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Disability income insurance is coverage that protects your income should you become disabled and unable to work.

Are you a provider? Married? Children? Pets? With a family, there are more than just you relying on your paycheck. If you lose this income, what happens to everyone?

Even if you qualify for Social Security disability insurance (SSDI), it isn’t enough. The average disabled worker on SSDI receives $1,280 per month.

A long-term disability can have a more severe impact on a family’s finances than even the death of a provider. With the death of a provider, expenses decrease because there’s one less family member. But when a provider is disabled, expenses increase due to health care costs combined with the fact that now less income is coming in.

If you become disabled, you need to continue to bring in a source of income. This is when disability income insurance comes in.

How is disability defined?

In order for disability income insurance benefits to be paid, you must meet your policy’s definition of disabled. The strictness of the definition can vary across plans.

There are three common definitions:

  • Own-occupation disability
  • Modified own-occupation disability
  • Any-occupation disability

Own-Occupation Disability

Under the own-occupation disability insurance definition, you will receive benefits if you are unable to work in your “own occupation,” regardless of whether you find employment in another profession. This is the most common definition used and more flexible for the policyowner.

Example:

Pete is a surgeon who enjoys doing home improvement projects in his free time. One day, Pete’s hand slips while using his table saw and the accident requires a finger amputation. Pete can no longer perform surgeries, but may be able to find work in another medical specialty or even work outside the medical industry.

 Pete cannot perform the substantial duties of his own occupation as a surgeon. With an own-occupation disability insurance policy, he would receive full benefits, regardless of whether he chooses to work in another medical specialty or another profession altogether.

Modified Own-Occupation Disability

This definition is similar to own-occupation, but full benefits are only paid if you aren’t working. If you choose to work then benefits from the policy are proportionally reduced. This definition can also be referred to as “own occupation if not working”.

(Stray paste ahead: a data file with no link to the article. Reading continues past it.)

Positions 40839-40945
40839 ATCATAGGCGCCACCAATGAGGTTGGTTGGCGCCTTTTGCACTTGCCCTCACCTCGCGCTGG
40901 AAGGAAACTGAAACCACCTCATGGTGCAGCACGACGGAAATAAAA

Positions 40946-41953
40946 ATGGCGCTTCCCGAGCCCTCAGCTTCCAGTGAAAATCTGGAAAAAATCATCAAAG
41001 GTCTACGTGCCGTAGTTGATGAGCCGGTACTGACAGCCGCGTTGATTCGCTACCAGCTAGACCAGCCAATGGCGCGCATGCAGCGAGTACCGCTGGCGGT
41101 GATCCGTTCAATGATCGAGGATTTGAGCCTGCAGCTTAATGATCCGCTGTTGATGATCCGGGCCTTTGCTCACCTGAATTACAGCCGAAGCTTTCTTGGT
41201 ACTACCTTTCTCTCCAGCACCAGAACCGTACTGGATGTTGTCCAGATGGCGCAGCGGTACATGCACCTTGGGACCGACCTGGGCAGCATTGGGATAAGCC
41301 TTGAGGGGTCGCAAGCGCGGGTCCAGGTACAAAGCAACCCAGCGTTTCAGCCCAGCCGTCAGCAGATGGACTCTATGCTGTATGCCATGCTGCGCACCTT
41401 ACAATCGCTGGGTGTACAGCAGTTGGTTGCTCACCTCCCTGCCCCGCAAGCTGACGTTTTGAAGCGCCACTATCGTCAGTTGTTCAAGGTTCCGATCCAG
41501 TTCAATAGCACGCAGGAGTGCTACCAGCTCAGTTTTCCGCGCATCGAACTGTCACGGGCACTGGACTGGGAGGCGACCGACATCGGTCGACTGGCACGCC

Example:

Cassie is a paralegal at a law firm. At a routine wellness checkup, she was diagnosed with stage II breast cancer.

Cassie cannot work due to her treatment schedule and nausea side-effects. Her disability insurance policy provides her full benefits.

After a few months, her doctor says she can go back to work part-time. Her disability benefits continue but are reduced by income she is now receiving for work.

Any-Occupation Disability

Under the any-occupation disability insurance definition, you only receive benefits if you are unable to work in any job that is reasonably suitable for you based on your education, experience, and age. In other words, if you are still capable of working, even at a lower-paying job, an any-occupation policy would not pay.

Example:

John is a dentist who enjoys doing home landscaping projects in his free time. One day, John’s hand is accidentally crushed under a cinderblock while building a retaining wall and it causes nerve damage. John can no longer carry out precise dental work, but may be able to find work in another medical specialty or even work outside the medical industry.

Because John is still capable of working in the medical field, if he had an any-occupation disability insurance policy, he would not receive any benefits.

A long-term disability can have a more severe impact on a family’s finances than even the death of a provider.

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How do disability benefit payments work?

Monthly disability benefit amounts typically range from $500 through $20,000—maximum limits depending on your occupation and salary. These benefits are paid tax-free if you pay the premiums yourself (versus an employer) with after-tax dollars.

To begin receiving monthly benefits, you need to wait for the elimination period to pass.